I can't say I completely agree with Occupy Wall Street. (Sorry, folks, don't crucify me.) I realize they have a great cause to fight for that could also benefit me if they succeed. No, I'm not wealthy; yes, I could use better tax breaks and of course, the environmental pollution is affecting me. But on the other hand, I don't fully understand why they're lounging around parks and demonstrating the way they are. I just don't get it.
I read today from my good old friends at iVillage that the site's . I stopped in my tracks and had to do a double-take at my computer screen. What?! Did I read that tweet right? Why would anyone bring their four-year-old to see the demonstrations?
I immediately wanted to @ reply on Twitter: "Why?!" Then, I stopped and remembered -- when I was six years old, my parents brought me to a protest.
It was the (also known as the Philippine Revolution of 1986), which included a series of demonstrations in the Philippines campaigning against regime violence and electoral fraud. The civil resistance eventually led to the departure of Ferdinand Marcos from his presidency and restored my home country's democracy after roughly three years of a deteriorating economy which plunged the country's government into debt.
Suddenly, Occupy Wall Street is sounding very familiar.
Since I was only six, my memory is a little hazy. I do recall my mom dressing me in yellow (the color of the revolution) and holding my hand as we walked through the crowd. Although the scene felt kind of like a festival, I knew deep down it was so much more than that.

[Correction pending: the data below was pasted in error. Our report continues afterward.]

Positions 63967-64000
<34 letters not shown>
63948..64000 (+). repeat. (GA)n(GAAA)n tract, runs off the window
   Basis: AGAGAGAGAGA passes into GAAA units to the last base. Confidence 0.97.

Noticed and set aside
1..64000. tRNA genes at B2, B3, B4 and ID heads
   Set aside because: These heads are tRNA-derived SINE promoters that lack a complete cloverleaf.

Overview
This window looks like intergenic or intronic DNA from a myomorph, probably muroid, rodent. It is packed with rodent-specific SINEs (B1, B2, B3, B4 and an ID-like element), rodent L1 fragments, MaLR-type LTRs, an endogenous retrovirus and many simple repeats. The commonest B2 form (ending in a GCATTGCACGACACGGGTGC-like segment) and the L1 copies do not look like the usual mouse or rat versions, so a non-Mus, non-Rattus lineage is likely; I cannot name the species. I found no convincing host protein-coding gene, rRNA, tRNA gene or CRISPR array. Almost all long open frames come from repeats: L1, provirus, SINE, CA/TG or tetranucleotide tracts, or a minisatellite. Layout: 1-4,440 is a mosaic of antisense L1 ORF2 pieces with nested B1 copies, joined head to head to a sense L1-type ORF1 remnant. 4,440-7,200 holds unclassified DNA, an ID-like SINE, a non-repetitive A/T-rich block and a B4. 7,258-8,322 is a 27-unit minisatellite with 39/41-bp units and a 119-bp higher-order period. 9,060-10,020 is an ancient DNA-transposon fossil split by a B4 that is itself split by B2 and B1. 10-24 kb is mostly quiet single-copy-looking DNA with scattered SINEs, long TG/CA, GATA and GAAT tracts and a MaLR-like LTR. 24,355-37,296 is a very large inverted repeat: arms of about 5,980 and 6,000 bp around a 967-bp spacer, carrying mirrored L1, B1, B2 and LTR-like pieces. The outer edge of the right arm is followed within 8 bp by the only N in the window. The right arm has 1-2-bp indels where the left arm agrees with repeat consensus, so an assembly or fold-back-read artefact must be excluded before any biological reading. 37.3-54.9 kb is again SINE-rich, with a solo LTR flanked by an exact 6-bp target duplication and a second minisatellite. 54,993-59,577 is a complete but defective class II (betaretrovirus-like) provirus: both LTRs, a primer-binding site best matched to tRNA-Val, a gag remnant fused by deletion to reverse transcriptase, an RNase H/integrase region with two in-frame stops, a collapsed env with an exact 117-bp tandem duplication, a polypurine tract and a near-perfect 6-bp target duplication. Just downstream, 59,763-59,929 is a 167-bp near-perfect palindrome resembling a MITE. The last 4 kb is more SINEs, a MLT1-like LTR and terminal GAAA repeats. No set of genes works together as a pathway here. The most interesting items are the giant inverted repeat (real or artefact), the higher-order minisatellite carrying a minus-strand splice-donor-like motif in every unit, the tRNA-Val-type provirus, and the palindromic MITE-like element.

My dad says he and my mom brought my sister and I to the protest that day because for one, they were afraid to leave us home during a time of chaos. But more importantly, he wanted us to see and experience change.
Looking back, I realized the Occupy Wall Street demonstrations -- as pointless as some people might think they are -- are incredibly meaningful. To this day, I still have so much pride for my country -- I still hold a Philippine passport, in fact. I'm grateful my parents included me in something so significant -- because that day, I learned what it means to believe in something.
Photo: An iconic photo of the EDSA Revolution in the Philippines in February 1986 showing hundreds of thousands of people filling up Epifanio delos Santos Avenue (EDSA).